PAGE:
Histology. In group 1 kidneys, there was very little edema; in isolated instances, there was mild to moderate focal intracellular edema, especially of the proximal tubule. There was no congestion, no hemorrhage, and no inflammatory infiltrate (e.g., neutrophils). In group 2, there was widespread severe cortical intracellular edema in almost every instance. In the medulla, there was moderate interstitial edema and severe congestion, but the cortex was not usually congested. There was no inflammatory infiltrate in any specimen.


The results demonstrate that near infrared spectroscopy can be used to monitor changes in renal hemoglobin oxygenation kinetics after hypothermic storage and transplantation. When used in transmission mode, NIRS measures changes in hemoglobin concentration across both the cortex and medulla. Although medullary blood volume is small compared with the cortex during normal conditions, medullary hyperemia after ischemia is likely to make a larger contribution to the total hemoglobin signal. Because the optical path-length factor caused by scatter in renal tissue is unknown, as far as we know, changes in hemoglobin concentration measured in this study are relative. However, in this study, we have compared between 2 groups of kidneys subjected to the same treatments with the exception of storage time. Because it has previously been shown that the optical pathlength is not significantly affected by gross differences in hemoglobin oxygenation (27), comparison between the 2 groups of kidneys is justified. This premise concurs with the fact that the mean total hemoglobin concentrations and the range of SEM values for HbT were similar in both groups (Fig. 4) despite large differences in hemoglobin oxygenation.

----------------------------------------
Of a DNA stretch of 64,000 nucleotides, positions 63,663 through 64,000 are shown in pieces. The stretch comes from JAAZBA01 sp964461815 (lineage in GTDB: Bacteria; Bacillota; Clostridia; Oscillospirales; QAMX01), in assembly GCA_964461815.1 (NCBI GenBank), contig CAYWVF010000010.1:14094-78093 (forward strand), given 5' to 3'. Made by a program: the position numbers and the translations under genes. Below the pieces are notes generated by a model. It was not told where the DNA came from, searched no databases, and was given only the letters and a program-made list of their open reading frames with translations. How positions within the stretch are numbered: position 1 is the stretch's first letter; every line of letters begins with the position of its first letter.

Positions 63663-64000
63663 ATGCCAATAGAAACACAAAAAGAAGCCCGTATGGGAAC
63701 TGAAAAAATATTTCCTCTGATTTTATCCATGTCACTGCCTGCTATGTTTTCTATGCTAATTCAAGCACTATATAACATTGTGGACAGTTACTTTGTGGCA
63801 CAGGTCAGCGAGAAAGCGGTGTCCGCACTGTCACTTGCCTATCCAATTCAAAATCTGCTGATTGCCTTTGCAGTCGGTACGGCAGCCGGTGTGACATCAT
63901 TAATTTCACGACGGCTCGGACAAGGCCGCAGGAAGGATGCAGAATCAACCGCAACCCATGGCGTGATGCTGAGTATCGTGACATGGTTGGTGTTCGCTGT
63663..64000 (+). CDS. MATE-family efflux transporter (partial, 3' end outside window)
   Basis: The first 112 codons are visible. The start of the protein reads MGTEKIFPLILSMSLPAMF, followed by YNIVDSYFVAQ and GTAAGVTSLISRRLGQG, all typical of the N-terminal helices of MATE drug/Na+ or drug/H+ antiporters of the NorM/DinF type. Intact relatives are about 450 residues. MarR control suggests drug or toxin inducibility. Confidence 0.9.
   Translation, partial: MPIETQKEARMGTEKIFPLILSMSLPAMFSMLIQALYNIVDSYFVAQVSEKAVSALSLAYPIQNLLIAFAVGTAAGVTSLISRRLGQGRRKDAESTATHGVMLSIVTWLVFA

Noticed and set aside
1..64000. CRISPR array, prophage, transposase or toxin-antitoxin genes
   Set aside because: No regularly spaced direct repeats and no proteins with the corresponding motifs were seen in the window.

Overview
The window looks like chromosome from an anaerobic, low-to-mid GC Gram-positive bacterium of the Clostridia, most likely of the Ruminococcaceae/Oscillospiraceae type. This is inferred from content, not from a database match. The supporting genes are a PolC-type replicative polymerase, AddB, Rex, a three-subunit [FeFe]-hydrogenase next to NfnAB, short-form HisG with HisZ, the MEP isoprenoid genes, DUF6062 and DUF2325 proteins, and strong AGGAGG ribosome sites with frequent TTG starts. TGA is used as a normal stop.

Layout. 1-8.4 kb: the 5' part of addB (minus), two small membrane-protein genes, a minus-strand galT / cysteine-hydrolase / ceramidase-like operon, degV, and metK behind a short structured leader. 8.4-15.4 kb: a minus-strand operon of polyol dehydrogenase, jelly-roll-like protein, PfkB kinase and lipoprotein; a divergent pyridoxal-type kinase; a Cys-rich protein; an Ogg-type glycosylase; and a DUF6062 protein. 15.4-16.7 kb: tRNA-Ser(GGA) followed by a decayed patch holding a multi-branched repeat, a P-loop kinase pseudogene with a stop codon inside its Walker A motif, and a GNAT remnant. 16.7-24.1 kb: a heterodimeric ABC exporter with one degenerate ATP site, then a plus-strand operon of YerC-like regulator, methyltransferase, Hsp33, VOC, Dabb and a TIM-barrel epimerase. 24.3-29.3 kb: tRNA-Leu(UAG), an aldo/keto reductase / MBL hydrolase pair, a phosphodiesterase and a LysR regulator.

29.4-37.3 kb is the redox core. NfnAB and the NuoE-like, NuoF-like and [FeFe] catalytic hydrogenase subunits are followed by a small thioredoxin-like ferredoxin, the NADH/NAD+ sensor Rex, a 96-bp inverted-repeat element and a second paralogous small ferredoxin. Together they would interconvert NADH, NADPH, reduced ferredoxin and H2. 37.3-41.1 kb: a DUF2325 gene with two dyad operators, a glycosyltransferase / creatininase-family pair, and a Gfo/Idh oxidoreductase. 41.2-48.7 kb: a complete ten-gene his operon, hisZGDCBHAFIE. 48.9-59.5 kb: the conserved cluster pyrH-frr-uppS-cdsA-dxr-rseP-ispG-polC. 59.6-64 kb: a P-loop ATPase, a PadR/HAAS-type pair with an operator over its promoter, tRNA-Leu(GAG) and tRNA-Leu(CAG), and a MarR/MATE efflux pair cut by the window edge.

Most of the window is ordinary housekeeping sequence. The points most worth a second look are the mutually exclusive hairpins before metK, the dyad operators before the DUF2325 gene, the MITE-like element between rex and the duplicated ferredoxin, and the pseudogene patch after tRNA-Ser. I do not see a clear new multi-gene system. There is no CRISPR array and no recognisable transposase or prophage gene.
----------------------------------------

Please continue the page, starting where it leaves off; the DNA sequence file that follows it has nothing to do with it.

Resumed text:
Reperfusion of group 1 kidneys resulted in rapid increases in HbO2 within 1 minute (Fig. 2), followed by a sharp decrease from 1494±138 μM at 1 minute to 1077±224 μM at 3 minutes. However, HbO2 had recovered by 20 minutes and did not change significantly thereafter. Group 1 Hb increased at a slower rate and had plateaued by 3 minutes (Fig. 3). The abrupt fall in HbO2 during the second and third minutes of reperfusion was accompanied by a less dramatic reduction in HbT (Fig. 4) and a small increase in Hb (Fig. 3), implying that an initial reactive hyperemia (signified by the fall in HbT) was associated with low tissue pO2 in the renal parenchyma (signified by the larger fall in HbO2). These changes are expected as a normal consequence of warm ischemia during the transplant procedure. We have previously shown that this brief period of ischemia also results in mild reversible mitochondrial dysfunction in the first 5 minutes of reperfusion of unstored transplanted kidneys (18).